Richard's set

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Coherent Cortical Stimulator 


It all began during a late summer visit to Richard Hull’s physics laboratory in Richmond Virginia. I had been invited to meet with a group of experimenters for a day of fellowship, fun and food. A Tesla coil demonstration was scheduled for the afternoon.

After signing the guest book, I looked around the room. There, mounted on a stand in the middle of the laboratory, loomed a huge vertical coil capped with a large silver toroid. At its base was a circular spiral coil of copper tubing, shaped in the form of a shallow dish.

Though no energy flowed through its coils, it looked impressively powerful. The fun had begun, it was time to START THE BIG MACHINE! After donning ear protectors, lights were turned off and power was gradually applied to the primary circuit. As the transformers began to hum and the rotary spark gap increased its speed, lightning leaped further and further from the toroid. At peak power, the room was filled with tremendous lightning bolts striking the walls, ceiling, workbenches and floor. Florescent lamps glowed with an eerie light. Continuous lightning and thunder filled the room while ozone tinged the air.

It was an awesome sight and a memorable experience. (Frankenstein would have loved it.) Some time later, while thinking about the nature of Tesla’s ideas and his use of resonant circuits, the parallels with crystal set circuits suggested a somewhat unorthodox approach to crystal set coil design. The result is described and pictured below.


This crystal set consists of three separate circuits. They tune the antenna, detector and wave trap. The antenna tuner employs a capacitor (on the left) with a common rotor and two stators. One section is paralleled with the dished spiral coil and connected to the antenna. This circuit is then coupled to ground through the second capacitor stator. A second parallel tuned circuit (detector) consists of a single section capacitor (on the right) and the coil atop the vertical column. A third parallel tuned circuit (wave trap) employs the middle capacitor and the coil situated below the antenna coil.

Similar coupling is provided for the wave trap coil by positioning it along its support column.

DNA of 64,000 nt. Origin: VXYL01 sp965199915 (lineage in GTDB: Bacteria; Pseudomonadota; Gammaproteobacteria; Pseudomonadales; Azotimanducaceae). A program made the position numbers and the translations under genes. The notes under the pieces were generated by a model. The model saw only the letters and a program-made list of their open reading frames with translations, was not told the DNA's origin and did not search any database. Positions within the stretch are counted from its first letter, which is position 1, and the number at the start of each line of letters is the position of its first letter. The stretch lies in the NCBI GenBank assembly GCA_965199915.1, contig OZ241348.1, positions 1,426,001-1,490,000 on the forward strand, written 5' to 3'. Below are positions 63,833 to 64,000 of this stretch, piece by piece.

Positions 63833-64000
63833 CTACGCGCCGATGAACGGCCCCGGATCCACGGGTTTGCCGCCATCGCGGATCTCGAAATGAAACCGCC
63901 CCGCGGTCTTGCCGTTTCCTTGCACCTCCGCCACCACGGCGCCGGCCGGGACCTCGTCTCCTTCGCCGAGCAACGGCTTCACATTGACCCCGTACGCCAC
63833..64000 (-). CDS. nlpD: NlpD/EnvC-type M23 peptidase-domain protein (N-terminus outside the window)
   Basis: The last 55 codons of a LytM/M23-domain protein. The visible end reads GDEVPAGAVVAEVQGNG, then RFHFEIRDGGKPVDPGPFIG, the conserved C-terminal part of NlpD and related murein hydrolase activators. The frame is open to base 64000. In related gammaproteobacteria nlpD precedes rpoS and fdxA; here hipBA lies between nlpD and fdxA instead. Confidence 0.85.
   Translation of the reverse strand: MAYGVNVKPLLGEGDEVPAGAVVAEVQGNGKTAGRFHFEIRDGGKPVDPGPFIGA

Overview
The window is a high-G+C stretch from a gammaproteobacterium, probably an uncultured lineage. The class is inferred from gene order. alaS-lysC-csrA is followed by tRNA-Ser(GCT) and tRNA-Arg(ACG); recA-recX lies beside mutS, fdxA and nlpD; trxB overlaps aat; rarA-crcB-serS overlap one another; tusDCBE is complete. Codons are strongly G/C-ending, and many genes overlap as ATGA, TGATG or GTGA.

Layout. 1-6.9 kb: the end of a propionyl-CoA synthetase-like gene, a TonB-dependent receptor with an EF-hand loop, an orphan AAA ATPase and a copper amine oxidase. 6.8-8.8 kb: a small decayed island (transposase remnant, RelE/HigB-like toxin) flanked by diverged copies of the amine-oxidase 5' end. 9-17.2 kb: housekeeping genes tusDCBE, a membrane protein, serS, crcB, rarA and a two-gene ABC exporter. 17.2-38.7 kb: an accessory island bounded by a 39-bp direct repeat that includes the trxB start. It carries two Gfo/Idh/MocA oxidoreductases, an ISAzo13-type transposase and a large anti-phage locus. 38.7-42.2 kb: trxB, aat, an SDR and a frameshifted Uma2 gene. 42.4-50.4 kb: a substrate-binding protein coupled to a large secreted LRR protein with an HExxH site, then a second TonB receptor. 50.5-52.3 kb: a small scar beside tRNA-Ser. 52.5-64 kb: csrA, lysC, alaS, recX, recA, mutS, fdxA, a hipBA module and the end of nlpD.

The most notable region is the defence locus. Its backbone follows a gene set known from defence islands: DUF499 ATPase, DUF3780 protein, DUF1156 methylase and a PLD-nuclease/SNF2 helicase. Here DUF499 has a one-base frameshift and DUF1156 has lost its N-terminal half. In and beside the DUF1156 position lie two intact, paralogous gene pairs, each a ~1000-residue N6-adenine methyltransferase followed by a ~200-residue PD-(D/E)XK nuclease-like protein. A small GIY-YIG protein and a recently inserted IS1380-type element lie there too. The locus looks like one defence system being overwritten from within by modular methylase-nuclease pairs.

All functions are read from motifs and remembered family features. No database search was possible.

Both the detector and trap coils are wound with 420/44 Litz wire, 30% turn spaced over polystyrene coil forms. The antenna coil is #16 silver-plated, Teflon coated stranded wire, 100% turn spaced on a Lexan form. PVC tubes support the antenna and wave trap coils. The detector coil is mounted on a plexiglass tube.

The capacitors are (NOS) Hammarlund brass types. The antenna and detector capacitors are isolated from hand capacitance and all are tuned with National “Velvet Vernier” drives.

The set employs dual galena detectors, mounted on a granite base for dimensional stability. Once a sensitive spot is selected, it holds adjustment. The small brass sphere on the granite base is connected to a quick-change diode mount on the underside of the wood platform. This provides a means of rapid initial tuning before switching to the galena or experimenting with different diodes as desired. The detector arm is a Philmore unit that can be positioned anywhere on its neodymium magnet base to easily reach any crystal.

An impedance matching transformer (100k/100), for sound powered phones, is mounted on the underside with dual audio jacks for shared listening.

Nylon spacers and polystyrene tubes provide isolation for the capacitors and wire “feed through” isolation from the platform which is sealed with several coats of polyurethane.

Four, 4” legs raise the set to a comfortable visual height for the dials and provide additional isolation for the coils.


During the DX Contest, comparison testing with my “big set” showed Nemesis II to be very sensitive. Very weak signals were heard but the band was quite crowded. Difficulty was experienced achieving the increased selectivity expected from Litz coils.

During initial concept testing with solid wire coils, minimum coupling was within range of maximum coil separation. Litz coils require a greater separation than solid wire coils to achieve this minimum coupling. With the new coils, excessive coupling limited Nemesis’s ability to achieve a clean separation on adjacent channel stations.

Removing the ground wire restored 10 khz selectivity but the cost was lower signal strength and an increased tuning interaction between the circuits. I was somewhat surprised it received as well as it did without a ground, but attribute this to increased coil coupling.

Overall, I’m well satisfied with the set’s performance and plan to replace the support tubes with longer units to realize its full potential. It was fun to build. I now have a rather unique “Art Nouveau” crystal set for visitors to experience and enjoy. Eventually, it’s destined for my grandson to play with.